Eventually, the state evicted the transport undertaking, saying it was using government land and would have to pay market prices for it. The state then sold the plot to the Adarsh housing society for Rs 6.14 crore, far below the market price, the report said.

More state concessions followed, often overruling the concerns of individual departments, such as the high-rise committee and the Mumbai Metropolitan Road Development Authority. (Read the report of the Comptroller and Auditor General report here.)

Adarsh, from its very inception, has been the recipient of government largesse.

As early as 2000, the Mumbai collector told the state that the Adarsh plot was reserved for a road widening project listed in the MMRDA's development plan.

As the CAG audit revealed, the state had earlier rejected requests to develop the plot for ex-servicemen citing this very reason.

But the development plan was modified, a proposed road near the plot was deleted, another was narrowed, all so the tower could come up.

Moreover, the existence of the tower, in the middle of the Colaba defence area, poses a security threat.

As the public accounts committee on the Adarsh scam observed in its report tabled in the Lok Sabha, it allows "its residents to observe the number and type of specialised and general performance vehicles" in nearby military workshops.

The Maharashtra government has partially accepted the recommendations of the judicial commission, which means that it will take action against the 12 bureaucrats accused of colluding with the tower's

But chief minister Chavan has said that no action will be taken against four former chief ministers mentioned in the report. He said that  Vilasrao Deshmukh, Sushilkumar Shinde and Shivajirao Nilangekar Patil had provided political patronage to the project but were not guilty of any crimes.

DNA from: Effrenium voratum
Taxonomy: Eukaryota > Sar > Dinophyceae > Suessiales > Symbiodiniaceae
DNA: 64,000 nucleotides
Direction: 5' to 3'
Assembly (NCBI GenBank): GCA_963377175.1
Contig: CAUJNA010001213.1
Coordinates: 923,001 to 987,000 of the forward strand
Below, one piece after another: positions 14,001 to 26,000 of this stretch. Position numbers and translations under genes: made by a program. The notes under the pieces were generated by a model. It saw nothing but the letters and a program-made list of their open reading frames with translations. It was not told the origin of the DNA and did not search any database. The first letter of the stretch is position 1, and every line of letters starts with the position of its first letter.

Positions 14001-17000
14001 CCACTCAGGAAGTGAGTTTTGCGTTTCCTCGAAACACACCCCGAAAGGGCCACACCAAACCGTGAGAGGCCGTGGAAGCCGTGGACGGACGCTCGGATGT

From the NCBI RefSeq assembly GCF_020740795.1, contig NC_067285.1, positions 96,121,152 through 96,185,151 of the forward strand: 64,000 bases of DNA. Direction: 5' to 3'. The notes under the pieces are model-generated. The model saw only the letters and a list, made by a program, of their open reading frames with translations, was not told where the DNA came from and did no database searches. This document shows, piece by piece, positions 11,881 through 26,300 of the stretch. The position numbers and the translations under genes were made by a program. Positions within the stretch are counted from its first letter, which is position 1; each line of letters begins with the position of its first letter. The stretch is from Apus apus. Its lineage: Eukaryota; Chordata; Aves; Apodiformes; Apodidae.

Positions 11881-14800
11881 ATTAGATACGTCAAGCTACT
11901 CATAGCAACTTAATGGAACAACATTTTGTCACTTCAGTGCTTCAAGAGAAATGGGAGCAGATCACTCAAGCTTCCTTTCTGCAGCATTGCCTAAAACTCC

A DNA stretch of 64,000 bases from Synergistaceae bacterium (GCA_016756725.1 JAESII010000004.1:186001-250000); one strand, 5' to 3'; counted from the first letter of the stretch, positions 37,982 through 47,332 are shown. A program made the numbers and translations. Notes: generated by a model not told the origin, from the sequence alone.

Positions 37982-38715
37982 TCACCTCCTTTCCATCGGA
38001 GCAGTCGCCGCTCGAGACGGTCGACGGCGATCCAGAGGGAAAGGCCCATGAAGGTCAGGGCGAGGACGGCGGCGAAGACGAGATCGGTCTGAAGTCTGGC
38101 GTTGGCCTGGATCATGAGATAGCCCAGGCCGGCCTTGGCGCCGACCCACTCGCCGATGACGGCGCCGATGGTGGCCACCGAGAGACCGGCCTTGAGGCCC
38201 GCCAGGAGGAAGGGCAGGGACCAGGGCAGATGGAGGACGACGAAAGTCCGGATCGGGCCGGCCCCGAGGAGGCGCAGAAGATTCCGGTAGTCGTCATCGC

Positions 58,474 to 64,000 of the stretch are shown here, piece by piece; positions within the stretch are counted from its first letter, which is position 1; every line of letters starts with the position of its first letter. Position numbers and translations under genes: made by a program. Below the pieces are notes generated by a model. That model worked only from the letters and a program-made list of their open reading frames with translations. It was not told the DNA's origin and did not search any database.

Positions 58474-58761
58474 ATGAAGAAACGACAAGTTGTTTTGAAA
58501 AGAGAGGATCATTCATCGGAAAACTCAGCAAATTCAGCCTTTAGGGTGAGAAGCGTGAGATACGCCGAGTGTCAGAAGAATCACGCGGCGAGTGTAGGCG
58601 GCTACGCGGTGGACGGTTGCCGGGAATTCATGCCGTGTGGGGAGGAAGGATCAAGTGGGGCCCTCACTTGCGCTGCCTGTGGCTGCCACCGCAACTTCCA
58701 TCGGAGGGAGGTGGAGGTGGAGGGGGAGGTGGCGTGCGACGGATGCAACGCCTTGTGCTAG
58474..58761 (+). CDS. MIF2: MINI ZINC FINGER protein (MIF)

When asked about the fourth former chief minister, Ashok Chavan, he said that the Central Bureau of Investigation had already filed a charge sheet against him, but did not say anything about Maharashtra Governor K Sankaranarayanan later rejecting the CBI’s plea to prosecute Ashok Chavan.

The judicial panel found that Ashok Chavan had given clearances for the building on a quid pro quo basis. His relatives -- Seema Sharma, whose husband Vinod is Chavan's brother-in-law; Madanlal Sharma, who is brother of Manoharlal Sharma, Chavan’s father-in-law; and the late Bhagwati Sharma, Chavan’s mother-in-law -- became members of the housing society.promoters.

These measures, half-hearted as they are in tackling the political corruption revealed by the Adarsh probe, come no closer to resolving the bigger issue: what must be done about the tower itself?

Three years ago, Dr Nalini Bhatt, an advisor to the environment ministry,  suggested that the tower be demolished and that the land be restored to its original state.

Several precedents for such action already exist, such as the orders to demolish Pratibha and Campa Cola Compound, both in south Mumbai.

Adarsh violates so many regulations, demolition seems to be the only reasonable course of action.